Propeller Reduces Underwater Radiated Noise
A propeller technology capable of substantially reducing the underwater radiated noise (URN) generated by ships’ propellers has been developed by Oscar Propulsion Ltd. and the University of Strathclyde.
Propeller cavitation can generate as much as 188 dB of URN and can be heard by marine fauna 100 mi. away. According to NOAA, anything above 160 db can pose a significant risk to marine life.
The patented PressurePores system reduces propeller tip vortex cavitation by applying a small number of strategically placed holes in the propeller blades. The addition of these pressure-relieving holes allows ships to operate with a more silent propeller.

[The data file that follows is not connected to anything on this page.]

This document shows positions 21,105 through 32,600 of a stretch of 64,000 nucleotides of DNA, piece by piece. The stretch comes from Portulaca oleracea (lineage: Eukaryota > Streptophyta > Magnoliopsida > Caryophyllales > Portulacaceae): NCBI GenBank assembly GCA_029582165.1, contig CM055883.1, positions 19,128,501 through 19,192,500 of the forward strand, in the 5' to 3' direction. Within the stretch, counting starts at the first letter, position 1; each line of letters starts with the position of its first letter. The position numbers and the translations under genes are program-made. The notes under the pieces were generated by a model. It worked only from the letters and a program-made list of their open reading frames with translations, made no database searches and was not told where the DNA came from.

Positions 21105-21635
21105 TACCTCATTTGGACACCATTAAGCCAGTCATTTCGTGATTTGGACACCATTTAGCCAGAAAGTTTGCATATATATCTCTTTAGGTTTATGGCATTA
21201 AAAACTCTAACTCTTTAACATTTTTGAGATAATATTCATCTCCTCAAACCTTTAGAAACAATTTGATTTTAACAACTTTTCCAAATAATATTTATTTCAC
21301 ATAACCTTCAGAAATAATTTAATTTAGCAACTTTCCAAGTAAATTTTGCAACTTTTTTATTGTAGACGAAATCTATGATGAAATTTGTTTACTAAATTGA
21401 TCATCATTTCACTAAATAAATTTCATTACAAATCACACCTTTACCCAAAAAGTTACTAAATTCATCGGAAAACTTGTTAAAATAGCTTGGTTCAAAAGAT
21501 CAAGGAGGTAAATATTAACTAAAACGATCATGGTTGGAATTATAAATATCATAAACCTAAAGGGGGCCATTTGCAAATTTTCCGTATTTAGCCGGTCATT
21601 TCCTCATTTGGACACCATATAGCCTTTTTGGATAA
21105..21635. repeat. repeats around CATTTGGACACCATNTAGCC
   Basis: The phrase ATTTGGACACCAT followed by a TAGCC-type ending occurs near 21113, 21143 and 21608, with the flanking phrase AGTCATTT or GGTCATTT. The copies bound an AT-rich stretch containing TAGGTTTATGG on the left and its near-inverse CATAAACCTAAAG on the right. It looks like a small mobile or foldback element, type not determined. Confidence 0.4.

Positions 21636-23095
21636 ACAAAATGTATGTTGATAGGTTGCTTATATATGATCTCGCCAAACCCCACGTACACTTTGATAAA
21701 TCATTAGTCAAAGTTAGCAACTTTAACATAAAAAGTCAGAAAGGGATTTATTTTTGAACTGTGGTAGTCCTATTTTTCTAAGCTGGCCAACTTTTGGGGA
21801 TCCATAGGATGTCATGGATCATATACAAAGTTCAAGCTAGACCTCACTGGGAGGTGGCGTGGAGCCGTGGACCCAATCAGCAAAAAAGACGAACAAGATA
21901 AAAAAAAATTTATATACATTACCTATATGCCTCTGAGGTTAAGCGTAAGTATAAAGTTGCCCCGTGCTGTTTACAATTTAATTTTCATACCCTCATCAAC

Following four years of comprehensive computational fluid dynamics (CFD), modeling and cavitation tunnel tests during the solution’s development phase at Strathclyde, it was demonstrated that PressurePores can reduce cavitation volume by almost 14 percent and URN by up to 10 dB.
Results were further verified in tests on the subcavitating propellers on Princess Royal, a 19-m research catamaran operated by Newcastle University. And, last year, CFD finite element propeller stress tests were successfully completed in accordance with DNV rules.
While Oscar Propulsion’s technology is suitable for all types of vessels, it is ideal for naval vessels, yachts, fishing fleets, offshore vessels and cruise and research ships operating in sensitive environments. The technology can be applied to all types of propellers, including pods and thrusters.